Mark Wilson was a member of expedition 10F to Seram. Sadly, only four years after the expedition, Mark suffered a brain haemorrhage while playing rugby in a friendly game organized by the staff of the company he worked for. He was operated on at Romford Hospital but was left in a coma for 6 years before leaving us. Mark died on Dec 7th 1996.
Mark’s father recently contacted us seeking photos of Mark during his time on Seram and the good news is that photos were found and forwarded to him. This was a wonderful outcome made possible by the special memories and enduring friendships created on Seram all those years ago. This recent turn of events prompted fellow expeditioner Ian Whitehead to write about Mark to pay tribute to a special lad who left us far too soon.
‘Memories of Mark’ by Ian Whitehead
I got to know Mark as a fellow venturer during the 10F expedition to Seram during the induction phase on Java and on the trek up to the Kanikeh base camp. Mark stood out from the crowd for his sense of camaraderie, his good humour and his adventurous spirit. It was obvious that he had been brought up on a healthy dose of boy’s action adventure heroes (in the old school “Biggles” mode). Indeed, he would have felt quite at home in the script of a “Ripping Yarns” adventure and he also shared a “Pythonesque” sense of humour to boot.
Mark was instantly likeable, considerate, modest and possessed a keen wit, his sense for the ridiculous allowing him to make light of adverse and testing situations. I particularly remember Mark joking and waxing lyrical about imaginary, hostile adversaries (named after the expedition’s “Khong Guan” biscuit supply) who reputedly lurked in the undergrowth during the trek up to the Kanikeh base camp. Fertile imagination aside, Mark’s infectious sense of humour belied a much deeper concern and love for the natural world and his fellow human beings. He cared passionately about global conservation issues and about the threats to the planet and its biodiversity.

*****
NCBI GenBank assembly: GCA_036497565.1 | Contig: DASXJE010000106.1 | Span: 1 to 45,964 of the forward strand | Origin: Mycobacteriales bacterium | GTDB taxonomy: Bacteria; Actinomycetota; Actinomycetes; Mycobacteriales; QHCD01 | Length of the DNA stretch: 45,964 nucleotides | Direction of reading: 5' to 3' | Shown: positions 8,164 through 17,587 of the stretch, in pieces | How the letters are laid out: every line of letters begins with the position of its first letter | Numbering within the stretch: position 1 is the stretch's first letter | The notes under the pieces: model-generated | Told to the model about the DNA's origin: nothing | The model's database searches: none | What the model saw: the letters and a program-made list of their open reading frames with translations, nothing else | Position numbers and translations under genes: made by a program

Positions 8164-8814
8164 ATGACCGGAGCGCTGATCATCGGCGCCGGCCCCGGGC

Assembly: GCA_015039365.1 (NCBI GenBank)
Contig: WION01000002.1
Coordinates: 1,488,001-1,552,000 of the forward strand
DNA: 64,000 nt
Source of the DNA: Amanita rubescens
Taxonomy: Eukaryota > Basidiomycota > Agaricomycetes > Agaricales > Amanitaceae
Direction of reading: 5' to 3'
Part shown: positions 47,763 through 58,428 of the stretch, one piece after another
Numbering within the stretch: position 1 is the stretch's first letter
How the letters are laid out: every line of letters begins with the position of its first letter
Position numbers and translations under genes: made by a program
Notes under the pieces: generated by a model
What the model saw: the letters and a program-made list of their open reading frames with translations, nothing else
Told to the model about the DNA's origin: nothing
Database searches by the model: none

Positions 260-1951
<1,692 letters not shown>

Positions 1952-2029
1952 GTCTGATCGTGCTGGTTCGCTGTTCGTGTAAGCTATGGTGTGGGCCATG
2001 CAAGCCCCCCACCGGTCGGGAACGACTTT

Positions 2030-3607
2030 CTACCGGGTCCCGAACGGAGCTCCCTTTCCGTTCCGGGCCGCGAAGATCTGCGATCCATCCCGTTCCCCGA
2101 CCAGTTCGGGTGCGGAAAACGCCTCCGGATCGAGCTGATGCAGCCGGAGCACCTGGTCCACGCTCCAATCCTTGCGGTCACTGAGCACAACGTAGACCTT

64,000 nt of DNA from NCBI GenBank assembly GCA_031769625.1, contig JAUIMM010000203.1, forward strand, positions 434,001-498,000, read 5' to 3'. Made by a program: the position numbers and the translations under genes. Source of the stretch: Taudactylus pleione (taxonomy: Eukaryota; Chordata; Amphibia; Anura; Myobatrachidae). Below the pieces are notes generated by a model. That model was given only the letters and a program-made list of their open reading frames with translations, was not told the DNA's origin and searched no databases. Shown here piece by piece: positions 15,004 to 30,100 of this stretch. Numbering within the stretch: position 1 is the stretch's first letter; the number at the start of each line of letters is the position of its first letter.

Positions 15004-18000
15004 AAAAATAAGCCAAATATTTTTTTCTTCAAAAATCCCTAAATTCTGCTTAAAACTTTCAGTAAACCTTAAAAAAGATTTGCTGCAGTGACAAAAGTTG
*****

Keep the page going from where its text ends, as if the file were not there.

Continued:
I spent much of the 10F expedition working on another part of Seram from Mark, however a few memories of Mark particularly stand out in my mind including:
Mark struggling to hold up the Kanikeh longhouse from imminent collapse with improvised bamboo props, as the whole structure tilted menacingly over at a jauntily unfeasible angle;
Mark recovering from an all-night reggae-limbo party at the Solea base camp (I must admit I didn’t do too well myself that night and retired early, missing out on most of the festivities!);
Mark standing proudly on the bridge of the KM Rinjani (in the mould of Shackleton or Scott) with the captain’s nautical chart laid out in front of him (an image that particularly seemed to suit him and hint at his potential).
London, local legend and a broken guitar …
After the Expedition, I worked near London and used to meet up with Mark and friends regularly at the Princess Louise in Holborn and other famous London watering holes. We enjoyed some good evenings “crashed out” on unfamiliar floors of the Capital, including one night when I remember we rescued a giant green traffic cone and took it on a taxi ride across London to a little-known nurses’ residence (which someone in our group had recommended for floor space). The taxi driver even wanted to charge us extra for bringing the traffic cone along!